If a project has over 20% compression, there is an issue, because 20% compression means you and your team will need to work weekends. If you are compressing even more than that, it becomes a resource issue where your field teams are expected to work more hours than there is actually time in a day. And time is one of those things that is most definitely out of our control.
There are two common compression techniques for getting a project back on track. While each can achieve the same objective, they take a slightly different path.
Fast-Tracking: This method calls for executing two or more activities concurrently for some portion of their duration, even if they would normally not be done in that manner. In other words, critical path activities are performed in parallel instead of series. It can be utilized without adding additional resources and without changing the project scope, which makes it an attractive option.
Crashing: In this process, the contractor adds resources to the project, which naturally translates to potential budget overruns. Consequently, it is advisable to crash those activities that will generate the highest level of schedule compression at the lowest added expense. It can even involve skipping or reducing certain steps in the project’s overall process.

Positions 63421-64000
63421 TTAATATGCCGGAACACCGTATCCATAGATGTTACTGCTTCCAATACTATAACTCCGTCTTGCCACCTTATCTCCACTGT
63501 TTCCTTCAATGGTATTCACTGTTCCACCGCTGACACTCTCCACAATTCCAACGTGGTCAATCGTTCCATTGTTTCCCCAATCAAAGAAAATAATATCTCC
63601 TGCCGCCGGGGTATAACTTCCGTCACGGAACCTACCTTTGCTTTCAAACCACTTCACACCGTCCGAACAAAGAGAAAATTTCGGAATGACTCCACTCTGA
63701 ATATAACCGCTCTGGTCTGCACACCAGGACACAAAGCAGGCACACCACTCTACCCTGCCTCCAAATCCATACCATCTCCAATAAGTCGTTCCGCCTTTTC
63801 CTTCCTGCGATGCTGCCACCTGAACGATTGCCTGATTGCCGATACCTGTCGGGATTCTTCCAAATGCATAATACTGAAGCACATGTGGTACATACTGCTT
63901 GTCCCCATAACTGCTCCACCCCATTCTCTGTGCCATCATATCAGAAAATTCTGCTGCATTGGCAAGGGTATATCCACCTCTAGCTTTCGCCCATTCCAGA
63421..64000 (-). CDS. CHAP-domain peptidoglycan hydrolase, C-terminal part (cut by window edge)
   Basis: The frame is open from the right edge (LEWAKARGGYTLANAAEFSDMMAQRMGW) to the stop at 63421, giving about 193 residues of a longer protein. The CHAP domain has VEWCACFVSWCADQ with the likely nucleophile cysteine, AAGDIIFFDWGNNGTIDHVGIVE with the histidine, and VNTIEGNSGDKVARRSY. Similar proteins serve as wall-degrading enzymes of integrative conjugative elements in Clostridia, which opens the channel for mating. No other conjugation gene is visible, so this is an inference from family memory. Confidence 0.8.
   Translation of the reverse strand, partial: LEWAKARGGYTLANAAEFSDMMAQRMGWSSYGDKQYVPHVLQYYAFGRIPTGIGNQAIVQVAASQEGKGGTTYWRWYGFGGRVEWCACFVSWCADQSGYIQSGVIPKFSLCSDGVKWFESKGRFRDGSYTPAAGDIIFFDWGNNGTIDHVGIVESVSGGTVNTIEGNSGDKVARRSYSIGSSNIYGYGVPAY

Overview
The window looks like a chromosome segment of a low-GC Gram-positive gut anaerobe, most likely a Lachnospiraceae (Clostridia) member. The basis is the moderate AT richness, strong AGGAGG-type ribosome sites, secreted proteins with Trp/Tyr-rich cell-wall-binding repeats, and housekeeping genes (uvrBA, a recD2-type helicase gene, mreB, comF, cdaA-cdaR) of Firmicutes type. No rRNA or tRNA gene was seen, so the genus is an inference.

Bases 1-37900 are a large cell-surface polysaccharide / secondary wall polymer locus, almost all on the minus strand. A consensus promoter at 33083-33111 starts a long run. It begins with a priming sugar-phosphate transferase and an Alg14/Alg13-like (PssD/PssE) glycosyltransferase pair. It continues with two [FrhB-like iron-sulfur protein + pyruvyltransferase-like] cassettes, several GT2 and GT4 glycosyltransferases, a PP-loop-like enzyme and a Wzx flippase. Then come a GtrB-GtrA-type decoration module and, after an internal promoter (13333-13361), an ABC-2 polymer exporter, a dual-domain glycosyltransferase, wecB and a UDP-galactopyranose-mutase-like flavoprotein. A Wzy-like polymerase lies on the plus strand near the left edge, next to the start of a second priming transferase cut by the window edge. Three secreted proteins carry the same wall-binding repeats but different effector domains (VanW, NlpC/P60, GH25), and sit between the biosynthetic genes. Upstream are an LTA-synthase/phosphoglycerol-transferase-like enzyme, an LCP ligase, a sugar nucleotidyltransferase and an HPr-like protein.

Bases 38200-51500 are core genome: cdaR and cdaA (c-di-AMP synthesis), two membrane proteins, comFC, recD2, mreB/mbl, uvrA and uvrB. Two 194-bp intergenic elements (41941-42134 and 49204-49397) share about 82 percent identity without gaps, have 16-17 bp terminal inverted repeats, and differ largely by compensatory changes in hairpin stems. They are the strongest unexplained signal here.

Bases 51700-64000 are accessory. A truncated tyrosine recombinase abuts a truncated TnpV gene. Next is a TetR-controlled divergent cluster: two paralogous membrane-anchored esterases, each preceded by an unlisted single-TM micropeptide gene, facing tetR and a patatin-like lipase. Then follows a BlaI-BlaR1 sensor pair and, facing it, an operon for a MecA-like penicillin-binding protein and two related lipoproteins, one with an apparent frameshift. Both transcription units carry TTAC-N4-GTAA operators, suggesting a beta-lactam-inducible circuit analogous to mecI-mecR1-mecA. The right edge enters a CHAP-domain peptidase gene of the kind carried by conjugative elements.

To put things into perspective, here are the major differences between these two methods of schedule compression:
- With fast-tracking, you’ll reschedule project tasks to be tackled either partially or totally in parallel; crashing requires more resources to ensure timely project completion.
- Crashing is going to increase project costs, while fast-tracking will not.
- Fast-tracking increases risks, while crashing has no significant impact on risk.
Regardless of which method you decide to use, schedule compression carries certain risks. It’s important to note that none of the risks outlined below is meant to scare anyone from utilizing this approach. The truth is, it can be an effective way to manage a project—if done right. However, compression is often not managed appropriately, leading to over-compression and a negative impact on budgets, timelines, project quality, even relationships.